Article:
Weekend Tune: Mick, Keith, Jean-Luc and Lucifer

13 Jan

In the spring of 1968, as Paris exploded in riots, Jean-Luc Godard headed across the English Channel to London, hoping to shoot footage of the biggest rock group in the world.

The Beatles said no, but the Rolling Stones were more than happy to allow the acclaimed French nouvelle vague filmmaker to set up shop in their studio and record them as they recorded their latest song.

By lucky coincidence, Mick Jagger would say years later, that song happened to be one of the best they ever would record: Sympathy for the Devil.

The resulting film – called One plus One, but recut and renamed Sympathy for the Devil by a producer concerned with commercial viability (Godard’s reaction to the recut was to punch the producer in the mouth) – is both fascinating and unwatchable all these years later.

Unwatchable because Godard intercut the Stones’ scenes with a series of overly long and boring vignettes, both obscure and politically didactic, and extraordinarily dated four decades later (although some critics would disagree).

Among the vignettes: Black Panthers read poetry and shoot white women in a junkyard; a young woman meanders through the woods, offering “yes” and “no” answers to a TV journalist asking her pseudo-intellectual questions; a woman spray-paints Marxist graffiti all over London; a fascist owner of a pornographic bookstore recites passages from”Mein Kampf” as customers give him Nazi salutes and are invited to slap two Maoist prisoners sitting in the corner of the store.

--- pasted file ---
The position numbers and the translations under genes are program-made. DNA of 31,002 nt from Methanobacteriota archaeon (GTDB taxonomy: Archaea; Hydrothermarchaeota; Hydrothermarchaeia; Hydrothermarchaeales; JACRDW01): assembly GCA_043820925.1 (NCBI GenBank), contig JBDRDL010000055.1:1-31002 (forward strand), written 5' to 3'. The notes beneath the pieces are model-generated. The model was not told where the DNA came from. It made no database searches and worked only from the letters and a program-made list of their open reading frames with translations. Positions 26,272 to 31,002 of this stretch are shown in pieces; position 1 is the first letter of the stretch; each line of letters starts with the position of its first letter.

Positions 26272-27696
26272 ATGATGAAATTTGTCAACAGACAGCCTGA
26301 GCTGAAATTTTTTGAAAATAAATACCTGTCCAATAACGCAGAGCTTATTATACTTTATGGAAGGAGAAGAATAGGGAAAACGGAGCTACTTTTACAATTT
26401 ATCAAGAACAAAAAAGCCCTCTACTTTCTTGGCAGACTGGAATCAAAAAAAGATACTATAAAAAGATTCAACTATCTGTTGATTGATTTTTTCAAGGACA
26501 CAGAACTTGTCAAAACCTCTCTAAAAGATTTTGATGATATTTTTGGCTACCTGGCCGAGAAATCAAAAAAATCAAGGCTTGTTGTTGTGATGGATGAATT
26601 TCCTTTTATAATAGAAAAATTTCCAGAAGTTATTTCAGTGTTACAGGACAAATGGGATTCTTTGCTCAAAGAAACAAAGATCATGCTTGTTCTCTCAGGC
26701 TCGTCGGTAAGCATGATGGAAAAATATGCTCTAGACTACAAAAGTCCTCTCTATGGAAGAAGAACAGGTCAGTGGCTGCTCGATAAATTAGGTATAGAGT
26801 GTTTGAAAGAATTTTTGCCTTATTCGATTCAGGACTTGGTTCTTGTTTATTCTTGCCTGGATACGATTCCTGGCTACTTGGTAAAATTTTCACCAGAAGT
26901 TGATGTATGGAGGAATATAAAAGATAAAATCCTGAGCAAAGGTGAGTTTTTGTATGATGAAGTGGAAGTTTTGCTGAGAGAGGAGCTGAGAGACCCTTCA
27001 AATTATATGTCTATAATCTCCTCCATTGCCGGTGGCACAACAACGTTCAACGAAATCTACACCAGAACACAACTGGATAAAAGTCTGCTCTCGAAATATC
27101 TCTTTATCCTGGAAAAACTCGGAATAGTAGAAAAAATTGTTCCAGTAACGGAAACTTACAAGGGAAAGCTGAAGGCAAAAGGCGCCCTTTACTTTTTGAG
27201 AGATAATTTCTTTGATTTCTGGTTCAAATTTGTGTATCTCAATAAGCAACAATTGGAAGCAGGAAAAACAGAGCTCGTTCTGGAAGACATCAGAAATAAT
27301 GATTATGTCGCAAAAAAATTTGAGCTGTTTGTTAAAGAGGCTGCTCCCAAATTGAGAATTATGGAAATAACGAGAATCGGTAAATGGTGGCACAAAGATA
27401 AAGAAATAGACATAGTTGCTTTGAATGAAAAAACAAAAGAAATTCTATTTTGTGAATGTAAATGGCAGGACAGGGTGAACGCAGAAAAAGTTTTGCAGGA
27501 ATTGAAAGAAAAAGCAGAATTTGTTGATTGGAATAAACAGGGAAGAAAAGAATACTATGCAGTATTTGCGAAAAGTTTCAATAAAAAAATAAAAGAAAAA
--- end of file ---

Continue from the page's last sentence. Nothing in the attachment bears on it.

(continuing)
But the fly-on-the-wall scenes of the Stones working on Sympathy for the Devil remain fascinating, mostly because they show… well… the Stones working on Sympathy for the Devil, taking it from an acoustic folk song to a slow blues number to a mid-60s-Dylanesque tune to the final version we know today, complete with wild Latin beat and “woo-hoo” background vocals.

And though the song is now a comfy part of the Rock canon, its ripped-from-the-headlines quality is underlined in the film, as the lyric “I shouted out who killed Kennedy” morphs into “…who killed the Kennedys” after Bobby Kennedy is shot while the Stones are still working on the recording.

Some excerpts below:


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